Umbel

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For the computer science ontology, see UMBEL.

An umbel is an inflorescence which consists of a number of short flower stalks (called pedicels) which spread from a common point, somewhat like umbrella ribs. The arrangement can vary from being flat topped to almost spherical. Umbels can be simple or compound. The secondary umbels of compound umbels are known as umbellules[citation needed] or umbellets.[1] A small umbel is called an umbellule.ref name= Beentje/> The arrangement of the inflorescence in umbels is referred to as umbellate, or occasionally subumbellate (almost umbellate).

Umbels are a characteristic of plants such as carrot, parsley, dill, and fennel in the family Apiaceae; ivy, aralia and fatsia in the family Araliaceae; and onion (Allium) in the family Alliaceae.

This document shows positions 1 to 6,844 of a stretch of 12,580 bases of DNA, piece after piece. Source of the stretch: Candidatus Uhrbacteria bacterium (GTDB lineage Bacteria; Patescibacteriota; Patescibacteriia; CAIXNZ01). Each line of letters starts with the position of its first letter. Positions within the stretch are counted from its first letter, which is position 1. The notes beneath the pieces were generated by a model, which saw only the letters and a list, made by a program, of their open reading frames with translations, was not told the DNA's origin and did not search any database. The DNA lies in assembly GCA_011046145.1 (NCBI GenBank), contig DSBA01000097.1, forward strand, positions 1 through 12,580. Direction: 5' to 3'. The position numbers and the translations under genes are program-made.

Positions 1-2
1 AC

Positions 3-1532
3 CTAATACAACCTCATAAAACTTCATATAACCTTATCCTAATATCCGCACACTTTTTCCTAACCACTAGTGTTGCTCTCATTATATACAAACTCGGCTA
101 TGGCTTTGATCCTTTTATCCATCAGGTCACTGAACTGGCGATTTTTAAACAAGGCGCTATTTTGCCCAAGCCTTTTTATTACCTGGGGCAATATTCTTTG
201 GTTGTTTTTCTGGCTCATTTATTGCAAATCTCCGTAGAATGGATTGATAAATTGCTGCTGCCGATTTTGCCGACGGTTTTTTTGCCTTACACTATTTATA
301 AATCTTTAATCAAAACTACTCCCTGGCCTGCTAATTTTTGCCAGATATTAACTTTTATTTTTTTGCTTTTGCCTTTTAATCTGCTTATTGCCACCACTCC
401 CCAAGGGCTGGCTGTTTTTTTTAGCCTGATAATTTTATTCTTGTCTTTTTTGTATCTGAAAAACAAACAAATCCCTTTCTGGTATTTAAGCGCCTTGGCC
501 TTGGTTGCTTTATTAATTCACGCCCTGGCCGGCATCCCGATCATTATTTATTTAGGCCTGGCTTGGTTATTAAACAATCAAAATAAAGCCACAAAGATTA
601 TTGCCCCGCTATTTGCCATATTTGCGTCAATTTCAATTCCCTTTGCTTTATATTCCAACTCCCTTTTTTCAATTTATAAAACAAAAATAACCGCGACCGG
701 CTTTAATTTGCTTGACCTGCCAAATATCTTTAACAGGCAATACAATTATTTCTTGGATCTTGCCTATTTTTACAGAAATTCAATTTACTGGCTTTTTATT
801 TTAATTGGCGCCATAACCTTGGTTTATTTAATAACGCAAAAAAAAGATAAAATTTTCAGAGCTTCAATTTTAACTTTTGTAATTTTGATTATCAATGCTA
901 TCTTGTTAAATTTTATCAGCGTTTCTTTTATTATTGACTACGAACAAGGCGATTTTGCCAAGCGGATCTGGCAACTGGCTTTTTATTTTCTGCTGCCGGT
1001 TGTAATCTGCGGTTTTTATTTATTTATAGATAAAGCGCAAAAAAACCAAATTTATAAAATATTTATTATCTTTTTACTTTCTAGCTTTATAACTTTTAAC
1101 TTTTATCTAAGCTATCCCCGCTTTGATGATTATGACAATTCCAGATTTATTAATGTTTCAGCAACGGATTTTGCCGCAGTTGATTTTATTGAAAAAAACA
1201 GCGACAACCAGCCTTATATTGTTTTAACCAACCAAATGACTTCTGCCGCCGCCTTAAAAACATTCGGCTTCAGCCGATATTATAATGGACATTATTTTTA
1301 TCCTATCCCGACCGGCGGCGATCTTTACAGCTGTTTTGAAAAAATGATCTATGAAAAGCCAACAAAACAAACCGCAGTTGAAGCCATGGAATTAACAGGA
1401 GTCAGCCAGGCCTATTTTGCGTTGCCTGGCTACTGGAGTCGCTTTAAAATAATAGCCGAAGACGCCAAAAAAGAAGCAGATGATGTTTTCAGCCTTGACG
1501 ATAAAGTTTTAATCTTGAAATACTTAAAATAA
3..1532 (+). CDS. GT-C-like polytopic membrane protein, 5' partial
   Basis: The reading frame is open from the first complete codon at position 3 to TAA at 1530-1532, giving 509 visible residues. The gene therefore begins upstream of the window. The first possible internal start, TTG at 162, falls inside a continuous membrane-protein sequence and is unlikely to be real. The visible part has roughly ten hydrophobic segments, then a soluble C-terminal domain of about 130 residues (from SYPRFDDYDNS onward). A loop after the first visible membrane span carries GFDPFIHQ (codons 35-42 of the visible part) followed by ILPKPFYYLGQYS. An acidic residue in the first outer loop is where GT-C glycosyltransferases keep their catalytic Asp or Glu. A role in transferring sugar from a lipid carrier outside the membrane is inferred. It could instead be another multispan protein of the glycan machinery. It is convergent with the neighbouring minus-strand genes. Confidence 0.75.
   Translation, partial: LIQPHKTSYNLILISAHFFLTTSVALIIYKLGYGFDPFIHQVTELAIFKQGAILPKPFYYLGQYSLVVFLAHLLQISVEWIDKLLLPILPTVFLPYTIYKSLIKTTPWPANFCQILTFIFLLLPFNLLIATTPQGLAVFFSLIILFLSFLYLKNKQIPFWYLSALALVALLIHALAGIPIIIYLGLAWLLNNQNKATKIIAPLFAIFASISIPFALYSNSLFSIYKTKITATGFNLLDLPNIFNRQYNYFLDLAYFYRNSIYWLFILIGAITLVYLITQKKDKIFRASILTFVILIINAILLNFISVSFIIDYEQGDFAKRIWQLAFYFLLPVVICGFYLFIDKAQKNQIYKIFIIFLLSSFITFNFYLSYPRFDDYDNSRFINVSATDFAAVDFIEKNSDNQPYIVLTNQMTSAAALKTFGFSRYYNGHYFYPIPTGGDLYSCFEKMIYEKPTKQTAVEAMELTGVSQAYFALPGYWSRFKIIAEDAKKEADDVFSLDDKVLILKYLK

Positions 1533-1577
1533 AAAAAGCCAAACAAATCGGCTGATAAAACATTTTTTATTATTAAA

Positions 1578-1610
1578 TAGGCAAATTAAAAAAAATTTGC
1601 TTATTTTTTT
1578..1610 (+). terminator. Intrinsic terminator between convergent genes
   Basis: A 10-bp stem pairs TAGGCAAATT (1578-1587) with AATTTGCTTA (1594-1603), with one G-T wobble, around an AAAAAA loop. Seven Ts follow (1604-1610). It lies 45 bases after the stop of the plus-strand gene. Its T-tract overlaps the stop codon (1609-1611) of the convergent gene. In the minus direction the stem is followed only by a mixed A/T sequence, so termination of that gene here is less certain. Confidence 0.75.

An umbel is a type of indeterminate inflorescence.[1][2] A compressed cyme, which is a determinate inflorescence, is called umbelliform if it resembles an umbel.

Gallery[edit]

References[edit]

  1. ^ a b Beentje, H.; Williamson, J. (2010). The Kew Plant Glossary: an Illustrated Dictionary of Plant Terms. Royal Botanic Gardens, Kew: Kew Publishing. 
  2. ^ Walters, D.R.; Keil, D.J. (1975). Vascular Plant Taxonomy. Dubuque: Kendall/Hunt Publishing Company. 

Further reading[edit]

  • Hinderer, Walter; Noé, Wolfgang; Seitz, Hanns Ulrich (1983). "Differentiation of metabolic pathways in the umbel of Daucus carota". Phytochemistry 22 (11): 2417–2420. doi:10.1016/0031-9422(83)80131-9. ISSN 0031-9422. 
  • Toben, H.-M.; Rudoph, K (1996). "Pseudomonas syringae pv. coriandricola, Incitant of Bacterial Umbel Blight and Seed Decay of Coriander (Coriandrum sativum L.) in Germany". Journal of Phytopathology 144 (4): 169–178. doi:10.1111/j.1439-0434.1996.tb01510.x. ISSN 0931-1785. 
  • Peterson, L. E.; Clark, R. J.; Menary, R. C. (1993). "Umbel Initiation and Stem Elongation in Fennel(Foeniculum vulgare)Initiated by Photoperiod". Journal of Essential Oil Research 5 (1): 37–43. doi:10.1080/10412905.1993.9698168. ISSN 1041-2905.